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date: 15 November 2019


  • Reis Flora


Short oboe of southern India. Currently, mukhavīṇā carries both a general and a more specific meaning: it has been used to denote the large family of double-reed aerophones found in the subcontinent, of which the Karnatic (south Indian) nāgasvaram, the Hindustani (north Indian) Śahnāī and the sanāī and sundrī from Maharashtra, together with various folk instruments, are examples. Mukhavīṇā also identifies a diminutive nāgasvaram, a conical oboe about 35 cm long, found in south India.

A bagpipe known as śruti upaṅga provides the drone for the south Indian mukhavīṇā. It is accompanied by the mṛdaṅga (double-headed drum) or by the ḍhankī (a type of kettledrum), and its sound is evidently more subdued than that of many other double-reed aerophones.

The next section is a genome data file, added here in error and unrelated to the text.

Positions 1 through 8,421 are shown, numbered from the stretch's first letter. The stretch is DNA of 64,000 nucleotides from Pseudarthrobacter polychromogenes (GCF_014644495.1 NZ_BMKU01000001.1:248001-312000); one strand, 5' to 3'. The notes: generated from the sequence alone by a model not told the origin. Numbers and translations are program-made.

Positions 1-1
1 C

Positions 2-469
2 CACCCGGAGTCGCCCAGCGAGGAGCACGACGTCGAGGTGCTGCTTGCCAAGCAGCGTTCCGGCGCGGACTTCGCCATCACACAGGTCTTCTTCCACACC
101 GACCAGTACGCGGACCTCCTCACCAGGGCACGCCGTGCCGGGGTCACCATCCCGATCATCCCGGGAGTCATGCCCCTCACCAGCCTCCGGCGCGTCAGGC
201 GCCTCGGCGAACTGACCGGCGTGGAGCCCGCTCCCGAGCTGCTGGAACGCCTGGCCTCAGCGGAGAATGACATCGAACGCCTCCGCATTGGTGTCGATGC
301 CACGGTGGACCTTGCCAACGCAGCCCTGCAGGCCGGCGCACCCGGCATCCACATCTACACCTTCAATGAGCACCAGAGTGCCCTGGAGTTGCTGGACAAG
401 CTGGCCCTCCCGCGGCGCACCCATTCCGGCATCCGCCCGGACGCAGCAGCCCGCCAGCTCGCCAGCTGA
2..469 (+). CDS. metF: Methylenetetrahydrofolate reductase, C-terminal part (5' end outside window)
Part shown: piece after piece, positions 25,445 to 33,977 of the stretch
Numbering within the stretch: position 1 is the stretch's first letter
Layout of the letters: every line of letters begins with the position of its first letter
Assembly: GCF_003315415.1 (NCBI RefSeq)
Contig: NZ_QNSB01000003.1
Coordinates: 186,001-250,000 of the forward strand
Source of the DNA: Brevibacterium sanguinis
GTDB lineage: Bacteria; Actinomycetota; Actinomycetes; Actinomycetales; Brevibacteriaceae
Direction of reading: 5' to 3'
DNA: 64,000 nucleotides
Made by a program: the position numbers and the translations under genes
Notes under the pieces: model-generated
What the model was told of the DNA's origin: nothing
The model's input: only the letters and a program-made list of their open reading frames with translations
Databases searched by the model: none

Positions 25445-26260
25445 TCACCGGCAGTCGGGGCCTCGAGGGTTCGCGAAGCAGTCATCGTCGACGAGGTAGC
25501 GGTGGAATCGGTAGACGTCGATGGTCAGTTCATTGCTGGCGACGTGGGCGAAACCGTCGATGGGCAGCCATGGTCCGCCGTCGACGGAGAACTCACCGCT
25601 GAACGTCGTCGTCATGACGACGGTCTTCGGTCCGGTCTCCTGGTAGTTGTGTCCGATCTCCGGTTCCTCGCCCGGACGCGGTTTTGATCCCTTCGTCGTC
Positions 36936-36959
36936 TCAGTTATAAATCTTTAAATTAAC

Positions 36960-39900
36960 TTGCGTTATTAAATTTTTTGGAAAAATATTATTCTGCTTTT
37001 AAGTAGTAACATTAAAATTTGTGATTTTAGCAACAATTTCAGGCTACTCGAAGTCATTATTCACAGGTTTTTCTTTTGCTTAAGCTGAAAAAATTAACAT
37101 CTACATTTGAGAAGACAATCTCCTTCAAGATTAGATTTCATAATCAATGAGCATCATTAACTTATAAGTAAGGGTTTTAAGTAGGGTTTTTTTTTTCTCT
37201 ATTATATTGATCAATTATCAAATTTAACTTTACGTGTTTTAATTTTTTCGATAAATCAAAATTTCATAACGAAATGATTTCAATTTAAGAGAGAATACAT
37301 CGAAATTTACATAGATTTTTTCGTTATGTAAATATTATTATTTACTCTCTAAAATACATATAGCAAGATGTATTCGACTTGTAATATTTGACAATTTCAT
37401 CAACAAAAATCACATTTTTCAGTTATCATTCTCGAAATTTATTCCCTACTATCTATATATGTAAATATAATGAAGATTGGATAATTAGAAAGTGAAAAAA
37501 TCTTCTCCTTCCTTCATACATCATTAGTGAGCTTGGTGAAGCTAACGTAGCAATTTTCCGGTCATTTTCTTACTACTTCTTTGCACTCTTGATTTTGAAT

The mukhavīṅā was once used to accompany dance; traditional gifts would be presented to the mukhavīṅā musicians when they visited and played at the homes of various patrons during special festivals such as Dīpāvali and Pongal. Apparently quite rare nowadays, the ...

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